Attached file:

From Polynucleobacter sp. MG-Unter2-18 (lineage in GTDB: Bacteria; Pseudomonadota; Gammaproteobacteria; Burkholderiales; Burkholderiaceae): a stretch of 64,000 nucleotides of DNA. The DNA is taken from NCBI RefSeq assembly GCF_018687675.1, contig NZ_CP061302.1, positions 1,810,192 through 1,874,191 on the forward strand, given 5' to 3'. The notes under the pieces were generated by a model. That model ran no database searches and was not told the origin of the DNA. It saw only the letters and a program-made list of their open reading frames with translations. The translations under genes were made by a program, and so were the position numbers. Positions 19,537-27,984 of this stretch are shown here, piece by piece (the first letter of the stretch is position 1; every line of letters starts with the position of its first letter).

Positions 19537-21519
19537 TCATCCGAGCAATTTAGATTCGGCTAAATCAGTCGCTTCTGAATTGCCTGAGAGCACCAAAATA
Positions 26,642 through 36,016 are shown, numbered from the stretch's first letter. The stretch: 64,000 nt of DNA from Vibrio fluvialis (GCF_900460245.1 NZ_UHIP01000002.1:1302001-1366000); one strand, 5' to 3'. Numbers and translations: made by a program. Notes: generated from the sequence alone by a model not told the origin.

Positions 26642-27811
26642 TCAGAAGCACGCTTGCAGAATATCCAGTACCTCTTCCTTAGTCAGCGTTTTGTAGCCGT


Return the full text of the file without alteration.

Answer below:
From Polynucleobacter sp. MG-Unter2-18 (lineage in GTDB: Bacteria; Pseudomonadota; Gammaproteobacteria; Burkholderiales; Burkholderiaceae): a stretch of 64,000 nucleotides of DNA. The DNA is taken from NCBI RefSeq assembly GCF_018687675.1, contig NZ_CP061302.1, positions 1,810,192 through 1,874,191 on the forward strand, given 5' to 3'. The notes under the pieces were generated by a model. That model ran no database searches and was not told the origin of the DNA. It saw only the letters and a program-made list of their open reading frames with translations. The translations under genes were made by a program, and so were the position numbers. Positions 19,537-27,984 of this stretch are shown here, piece by piece (the first letter of the stretch is position 1; every line of letters starts with the position of its first letter).

Positions 19537-21519
19537 TCATCCGAGCAATTTAGATTCGGCTAAATCAGTCGCTTCTGAATTGCCTGAGAGCACCAAAATA
Positions 26,642 through 36,016 are shown, numbered from the stretch's first letter. The stretch: 64,000 nt of DNA from Vibrio fluvialis (GCF_900460245.1 NZ_UHIP01000002.1:1302001-1366000); one strand, 5' to 3'. Numbers and translations: made by a program. Notes: generated from the sequence alone by a model not told the origin.

Positions 26642-27811
26642 TCAGAAGCACGCTTGCAGAATATCCAGTACCTCTTCCTTAGTCAGCGTTTTGTAGCCGT